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8.
Lalwani S, Singh V, Trikha V, Sharma V, Kumar S, Bagla R, et al. Mortality profile of patients with traumatic spinal injuries at a level I trauma care centre in India. Indian J Med Res 2014;140:40-5.  Back to cited text no. 8
[PUBMED]  [Full text]  
9.
Kakadiya G, Shakya A, Gandbhir V, Soni Y, Gohil K. Epidemiology and management of traumatic spine injuries at tertiary care hospital of India. Glob J Health Sci 2020;9:1-2.  Back to cited text no. 9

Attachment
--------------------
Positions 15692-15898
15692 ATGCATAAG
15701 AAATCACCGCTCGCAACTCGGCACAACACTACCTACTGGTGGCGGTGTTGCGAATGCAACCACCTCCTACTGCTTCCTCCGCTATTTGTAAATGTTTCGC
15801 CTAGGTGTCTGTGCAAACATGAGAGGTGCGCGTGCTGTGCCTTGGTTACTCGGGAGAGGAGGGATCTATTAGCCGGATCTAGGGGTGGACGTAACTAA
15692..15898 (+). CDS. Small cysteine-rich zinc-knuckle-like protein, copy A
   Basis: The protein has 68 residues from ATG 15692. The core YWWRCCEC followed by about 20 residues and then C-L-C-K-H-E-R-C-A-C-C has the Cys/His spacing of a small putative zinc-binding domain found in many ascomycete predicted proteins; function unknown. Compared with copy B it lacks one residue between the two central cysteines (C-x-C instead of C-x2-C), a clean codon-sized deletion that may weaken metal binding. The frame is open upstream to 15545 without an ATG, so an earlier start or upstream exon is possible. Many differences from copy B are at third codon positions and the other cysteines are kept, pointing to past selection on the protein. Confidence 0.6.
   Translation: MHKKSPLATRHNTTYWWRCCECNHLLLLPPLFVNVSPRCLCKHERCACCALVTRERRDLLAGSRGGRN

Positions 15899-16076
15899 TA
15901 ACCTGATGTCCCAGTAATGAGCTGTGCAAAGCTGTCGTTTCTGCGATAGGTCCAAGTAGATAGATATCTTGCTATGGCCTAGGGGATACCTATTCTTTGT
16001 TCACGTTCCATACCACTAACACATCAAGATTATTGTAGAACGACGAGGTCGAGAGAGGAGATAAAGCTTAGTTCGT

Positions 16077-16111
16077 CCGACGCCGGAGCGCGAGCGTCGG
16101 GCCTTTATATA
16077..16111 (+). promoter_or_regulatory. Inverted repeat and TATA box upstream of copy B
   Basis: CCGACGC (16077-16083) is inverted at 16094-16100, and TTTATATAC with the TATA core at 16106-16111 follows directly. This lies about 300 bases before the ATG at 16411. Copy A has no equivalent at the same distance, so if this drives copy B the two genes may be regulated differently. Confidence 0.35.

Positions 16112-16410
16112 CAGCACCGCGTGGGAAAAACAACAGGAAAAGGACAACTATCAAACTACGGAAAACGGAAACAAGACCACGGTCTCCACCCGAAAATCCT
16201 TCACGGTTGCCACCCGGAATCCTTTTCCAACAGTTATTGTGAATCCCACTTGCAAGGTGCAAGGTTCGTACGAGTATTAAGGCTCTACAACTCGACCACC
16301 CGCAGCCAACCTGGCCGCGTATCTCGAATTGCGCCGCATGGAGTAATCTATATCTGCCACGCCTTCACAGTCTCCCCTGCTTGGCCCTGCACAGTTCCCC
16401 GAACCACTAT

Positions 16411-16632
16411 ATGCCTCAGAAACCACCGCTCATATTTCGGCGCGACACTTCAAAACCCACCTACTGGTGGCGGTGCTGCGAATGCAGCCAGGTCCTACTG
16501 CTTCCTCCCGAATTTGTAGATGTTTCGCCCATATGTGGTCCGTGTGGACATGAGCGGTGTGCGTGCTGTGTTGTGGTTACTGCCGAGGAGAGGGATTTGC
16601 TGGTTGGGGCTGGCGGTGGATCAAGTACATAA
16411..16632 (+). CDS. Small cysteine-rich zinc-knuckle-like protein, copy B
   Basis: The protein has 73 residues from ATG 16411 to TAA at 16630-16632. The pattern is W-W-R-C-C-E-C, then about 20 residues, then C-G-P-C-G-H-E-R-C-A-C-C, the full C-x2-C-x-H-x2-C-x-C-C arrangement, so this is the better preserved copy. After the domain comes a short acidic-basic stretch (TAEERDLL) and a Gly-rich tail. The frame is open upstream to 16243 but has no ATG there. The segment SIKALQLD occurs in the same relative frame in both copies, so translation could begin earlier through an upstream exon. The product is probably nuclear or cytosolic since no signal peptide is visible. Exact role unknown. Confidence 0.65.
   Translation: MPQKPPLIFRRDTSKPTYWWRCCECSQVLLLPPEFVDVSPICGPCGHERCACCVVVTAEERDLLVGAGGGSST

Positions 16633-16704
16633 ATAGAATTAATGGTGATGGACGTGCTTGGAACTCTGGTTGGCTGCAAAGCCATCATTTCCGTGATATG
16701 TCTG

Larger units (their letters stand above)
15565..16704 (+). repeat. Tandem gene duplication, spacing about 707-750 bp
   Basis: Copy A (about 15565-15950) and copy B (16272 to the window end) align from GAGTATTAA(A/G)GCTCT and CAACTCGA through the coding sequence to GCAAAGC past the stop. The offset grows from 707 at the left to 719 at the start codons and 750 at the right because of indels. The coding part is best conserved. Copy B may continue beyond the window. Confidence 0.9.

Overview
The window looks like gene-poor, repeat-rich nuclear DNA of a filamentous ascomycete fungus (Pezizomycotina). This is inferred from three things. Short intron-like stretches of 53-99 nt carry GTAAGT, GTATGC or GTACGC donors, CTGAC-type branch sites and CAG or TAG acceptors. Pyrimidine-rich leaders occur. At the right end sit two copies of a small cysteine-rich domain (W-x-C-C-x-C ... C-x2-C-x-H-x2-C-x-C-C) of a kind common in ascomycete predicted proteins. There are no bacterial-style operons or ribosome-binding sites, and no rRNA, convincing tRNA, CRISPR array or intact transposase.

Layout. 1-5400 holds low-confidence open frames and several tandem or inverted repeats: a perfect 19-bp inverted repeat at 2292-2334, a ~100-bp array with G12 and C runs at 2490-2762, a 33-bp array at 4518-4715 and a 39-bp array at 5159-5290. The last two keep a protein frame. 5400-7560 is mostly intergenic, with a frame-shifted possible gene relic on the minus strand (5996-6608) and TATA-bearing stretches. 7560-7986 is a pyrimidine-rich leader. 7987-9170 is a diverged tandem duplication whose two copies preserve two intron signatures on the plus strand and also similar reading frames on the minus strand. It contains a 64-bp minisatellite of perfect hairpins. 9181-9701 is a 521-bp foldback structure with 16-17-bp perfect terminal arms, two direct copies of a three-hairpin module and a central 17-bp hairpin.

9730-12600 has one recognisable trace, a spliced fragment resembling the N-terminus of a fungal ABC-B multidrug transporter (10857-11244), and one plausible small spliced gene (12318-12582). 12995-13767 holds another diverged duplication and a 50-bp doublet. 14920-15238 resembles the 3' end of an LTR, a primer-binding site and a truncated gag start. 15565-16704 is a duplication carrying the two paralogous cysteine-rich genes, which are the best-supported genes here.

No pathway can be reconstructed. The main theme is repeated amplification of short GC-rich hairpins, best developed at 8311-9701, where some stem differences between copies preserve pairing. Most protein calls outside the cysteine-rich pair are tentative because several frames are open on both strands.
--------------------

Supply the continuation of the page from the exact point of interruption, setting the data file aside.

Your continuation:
10.
Shrestha D, Garg M, Singh GK, Singh MP, Sharma UK. Cervical spine injuries in a teaching hospital of eastern region of Nepal; A clinic-epidemiological study. J Nepal Med Assoc 2007;46:107-11.  Back to cited text no. 10
    
11.
Manjeet S, Siddhartha S, Iftikhar W, Agnivesh T, Farid M, Nirdosh M, et al. Spine injuries in a tertiary health care hospital in Jammu: A Clinico - Epidemiological Study. The Internet Journal of Neurosurgery. 2008;5(2):1-4  Back to cited text no. 11
    
12.
Pandey V, Nigam V, Goyal TD, Chhabra H. Care of post-traumatic spinal cord injury patients in India: An analysis. Indian J Orthop 2007;41:295-9.  Back to cited text no. 12
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    Tables

  [Table 1], [Table 2], [Table 3], [Table 4], [Table 1], [Table 2], [Table 3], [Table 4]